‘Unconstitutional;’ Dumaguete diocese: NIR bill should be rejected for being ill-conceived

Posted by watchmen
May 6, 2024
Posted in HEADLINE


The Diocese of Dumaguete said the Negros Island Region (NIR) bill is unconstitutional, as they renewed their appeal to President Ferdinand Marcos, Jr. not to sign the bill into law.

In their second letter to Marcos dated April 29, the diocese, headed by Dumaguete Bishop Julito Cortes, urged the President to review Senate Bill 2507, which aims to establish the NIR.

“We humbly implore Your Excellency to give due consideration to our earnest appeal,” Cortes said in his letter.

He is urging Marcos to veto the NIR bill as it allegedly violates the 1987 Constitution, citing Section 10, Article 10 which states that “no province, city, municipality, or barangay maybe created, divided, merged, abolished, or its boundary substantially altered, except in accordance with the criteria established in the local government code, and subject to approval by majority of the votes cast in a plebiscite in the political units directly affected.”

“We recommend to Your Excellency to veto the NIR, and return it to Congress for further study, consistent with the requirements of the Constitution,” Cortes said.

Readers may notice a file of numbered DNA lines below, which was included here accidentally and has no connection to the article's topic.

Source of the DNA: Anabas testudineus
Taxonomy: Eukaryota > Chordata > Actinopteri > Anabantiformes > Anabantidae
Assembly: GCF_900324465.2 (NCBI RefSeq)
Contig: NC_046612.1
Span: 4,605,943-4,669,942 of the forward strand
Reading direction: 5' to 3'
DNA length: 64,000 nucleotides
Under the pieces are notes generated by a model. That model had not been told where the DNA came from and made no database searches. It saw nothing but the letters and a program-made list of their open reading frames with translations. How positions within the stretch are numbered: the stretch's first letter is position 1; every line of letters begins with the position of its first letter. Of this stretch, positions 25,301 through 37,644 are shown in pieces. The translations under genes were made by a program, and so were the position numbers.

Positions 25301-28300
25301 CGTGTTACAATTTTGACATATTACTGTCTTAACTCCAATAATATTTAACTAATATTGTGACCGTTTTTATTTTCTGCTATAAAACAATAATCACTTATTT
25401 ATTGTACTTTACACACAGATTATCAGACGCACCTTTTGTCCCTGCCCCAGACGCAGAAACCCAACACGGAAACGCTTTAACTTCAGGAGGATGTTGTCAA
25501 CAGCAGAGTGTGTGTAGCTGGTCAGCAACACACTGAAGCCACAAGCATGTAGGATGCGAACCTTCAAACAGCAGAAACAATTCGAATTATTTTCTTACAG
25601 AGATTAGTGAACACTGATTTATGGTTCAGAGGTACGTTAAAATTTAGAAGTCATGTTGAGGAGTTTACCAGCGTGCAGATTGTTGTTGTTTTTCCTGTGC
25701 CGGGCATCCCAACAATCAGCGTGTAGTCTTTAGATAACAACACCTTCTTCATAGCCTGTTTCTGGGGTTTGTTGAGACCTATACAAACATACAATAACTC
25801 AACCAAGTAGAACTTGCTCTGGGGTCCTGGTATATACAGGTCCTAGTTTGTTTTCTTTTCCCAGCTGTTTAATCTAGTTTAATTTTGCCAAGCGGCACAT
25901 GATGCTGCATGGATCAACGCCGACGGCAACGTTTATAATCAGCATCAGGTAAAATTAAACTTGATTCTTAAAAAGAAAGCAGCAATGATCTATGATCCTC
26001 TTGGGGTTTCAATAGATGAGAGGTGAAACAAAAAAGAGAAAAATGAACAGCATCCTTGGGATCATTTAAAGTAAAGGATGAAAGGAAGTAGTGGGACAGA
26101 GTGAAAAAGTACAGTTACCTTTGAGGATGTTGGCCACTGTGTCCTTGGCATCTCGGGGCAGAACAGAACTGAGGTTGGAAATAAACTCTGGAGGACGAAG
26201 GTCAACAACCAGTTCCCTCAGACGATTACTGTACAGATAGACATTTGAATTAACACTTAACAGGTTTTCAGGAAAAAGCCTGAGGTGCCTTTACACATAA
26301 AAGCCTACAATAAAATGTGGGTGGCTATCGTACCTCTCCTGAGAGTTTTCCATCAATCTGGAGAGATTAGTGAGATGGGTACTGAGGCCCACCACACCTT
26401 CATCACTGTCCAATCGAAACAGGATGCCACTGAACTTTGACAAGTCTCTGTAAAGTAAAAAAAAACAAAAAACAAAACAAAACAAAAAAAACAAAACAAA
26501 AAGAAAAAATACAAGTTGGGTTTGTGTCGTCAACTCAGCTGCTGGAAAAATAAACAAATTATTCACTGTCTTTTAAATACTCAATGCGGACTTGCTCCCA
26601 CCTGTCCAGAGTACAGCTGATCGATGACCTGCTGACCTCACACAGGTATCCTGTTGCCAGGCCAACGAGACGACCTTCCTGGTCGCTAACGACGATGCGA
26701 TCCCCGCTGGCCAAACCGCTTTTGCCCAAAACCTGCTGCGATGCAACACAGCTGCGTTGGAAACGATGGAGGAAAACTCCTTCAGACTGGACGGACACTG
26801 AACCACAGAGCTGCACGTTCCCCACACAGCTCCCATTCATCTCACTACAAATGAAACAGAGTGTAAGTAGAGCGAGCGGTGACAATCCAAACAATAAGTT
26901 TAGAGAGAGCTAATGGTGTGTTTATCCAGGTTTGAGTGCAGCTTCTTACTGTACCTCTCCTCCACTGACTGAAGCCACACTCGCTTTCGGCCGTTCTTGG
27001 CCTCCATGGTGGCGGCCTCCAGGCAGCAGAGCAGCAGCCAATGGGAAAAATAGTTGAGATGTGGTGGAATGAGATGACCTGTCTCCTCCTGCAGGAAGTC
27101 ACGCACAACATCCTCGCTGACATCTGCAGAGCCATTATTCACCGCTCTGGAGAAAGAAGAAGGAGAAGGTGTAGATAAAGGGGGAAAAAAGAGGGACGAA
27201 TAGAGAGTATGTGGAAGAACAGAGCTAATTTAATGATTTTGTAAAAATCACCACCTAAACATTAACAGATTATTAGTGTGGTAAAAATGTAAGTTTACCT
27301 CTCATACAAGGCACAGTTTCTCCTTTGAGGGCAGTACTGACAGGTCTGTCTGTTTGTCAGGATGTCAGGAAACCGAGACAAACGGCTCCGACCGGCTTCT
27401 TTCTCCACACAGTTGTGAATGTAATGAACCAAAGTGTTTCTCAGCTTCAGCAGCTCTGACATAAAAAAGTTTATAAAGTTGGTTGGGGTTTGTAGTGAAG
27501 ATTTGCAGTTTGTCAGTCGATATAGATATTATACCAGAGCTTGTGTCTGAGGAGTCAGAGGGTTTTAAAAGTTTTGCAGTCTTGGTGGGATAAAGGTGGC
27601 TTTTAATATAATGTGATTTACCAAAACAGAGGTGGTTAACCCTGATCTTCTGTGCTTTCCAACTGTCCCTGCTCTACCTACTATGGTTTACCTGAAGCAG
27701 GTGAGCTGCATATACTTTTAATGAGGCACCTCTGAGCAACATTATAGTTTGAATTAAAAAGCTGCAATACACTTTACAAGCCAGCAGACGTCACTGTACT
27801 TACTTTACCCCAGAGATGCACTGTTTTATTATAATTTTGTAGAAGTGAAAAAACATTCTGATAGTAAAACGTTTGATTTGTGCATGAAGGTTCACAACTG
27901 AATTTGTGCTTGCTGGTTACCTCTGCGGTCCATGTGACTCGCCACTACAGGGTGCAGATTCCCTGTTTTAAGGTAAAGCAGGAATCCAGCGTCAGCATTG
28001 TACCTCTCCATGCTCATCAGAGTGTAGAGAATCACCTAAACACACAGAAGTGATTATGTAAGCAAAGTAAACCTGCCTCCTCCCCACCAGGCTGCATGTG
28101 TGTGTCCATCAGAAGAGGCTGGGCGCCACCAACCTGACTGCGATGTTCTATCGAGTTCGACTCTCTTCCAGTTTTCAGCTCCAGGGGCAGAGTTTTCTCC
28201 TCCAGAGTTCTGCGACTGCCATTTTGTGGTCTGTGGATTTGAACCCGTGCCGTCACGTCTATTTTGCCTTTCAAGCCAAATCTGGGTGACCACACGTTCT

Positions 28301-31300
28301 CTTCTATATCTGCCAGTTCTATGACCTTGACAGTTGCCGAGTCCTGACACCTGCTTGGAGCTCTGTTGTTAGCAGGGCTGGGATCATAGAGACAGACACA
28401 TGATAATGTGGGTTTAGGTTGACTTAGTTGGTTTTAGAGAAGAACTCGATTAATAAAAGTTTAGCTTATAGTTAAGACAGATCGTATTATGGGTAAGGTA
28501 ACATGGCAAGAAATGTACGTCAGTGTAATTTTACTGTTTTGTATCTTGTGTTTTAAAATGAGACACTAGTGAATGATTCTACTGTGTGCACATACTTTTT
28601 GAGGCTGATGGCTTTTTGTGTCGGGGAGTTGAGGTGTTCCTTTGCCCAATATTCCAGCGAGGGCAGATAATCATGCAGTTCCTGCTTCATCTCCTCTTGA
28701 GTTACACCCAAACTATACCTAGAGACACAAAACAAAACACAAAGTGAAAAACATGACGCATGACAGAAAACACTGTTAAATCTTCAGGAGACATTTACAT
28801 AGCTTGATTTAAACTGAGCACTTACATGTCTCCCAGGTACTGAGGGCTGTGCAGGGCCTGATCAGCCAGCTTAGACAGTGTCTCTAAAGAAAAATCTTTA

He added that the measure must be rejected for being ill-conceived due to lack of feasibility study, and for being unnecessary.

Cortes said the concerns in the bill involve constitutional and economic issues that must be overcome before considering the non-constitutional issues.

The non-constitutional aspects include feasibility studies, potential economic impact, and respect for cultural and linguistic diversity within the proposed region.

Cortes also claimed that a notice of invitation to participate in a congressional or Senate hearing on the NIR bill was not issued, which also violates due process.

Earlier, the diocese appealed to Marcos to veto the NIR bill due to “lack of information dissemination and the absence of public consultation with diverse sectors and stakeholders.”

They also cited reasons for opposing the establishment of NIR, such as “disproportionate impact” on less privileged sectors, unequal distribution of resource allocation and representation, and the threat to exacerbate existing inequalities.

In April, Negros Occidental Governor Eugenio Jose Lacson assured that Negros Oriental will not be put at a disadvantage if the NIR is established.

Negros Oriental has fewer congressional districts compared to Negros Occidental.

Lacson also said the diocese should be provided with all the necessary information about the NIR bill to make an informed decision.

The Senate passed the NIR bill on the third and final reading in March of this year, creating a new region consisting of Negros Occidental, Negros Oriental and Siquijor.

The bill seeks to improve the delivery of basic government services on Negros Island, through the establishment of regional government offices, and to promote decentralization to strengthen local autonomy.

Negros Occidental currently belongs to Western Visayas, while Negros Oriental and Siquijor are under Central Visayas./JB, WDJ

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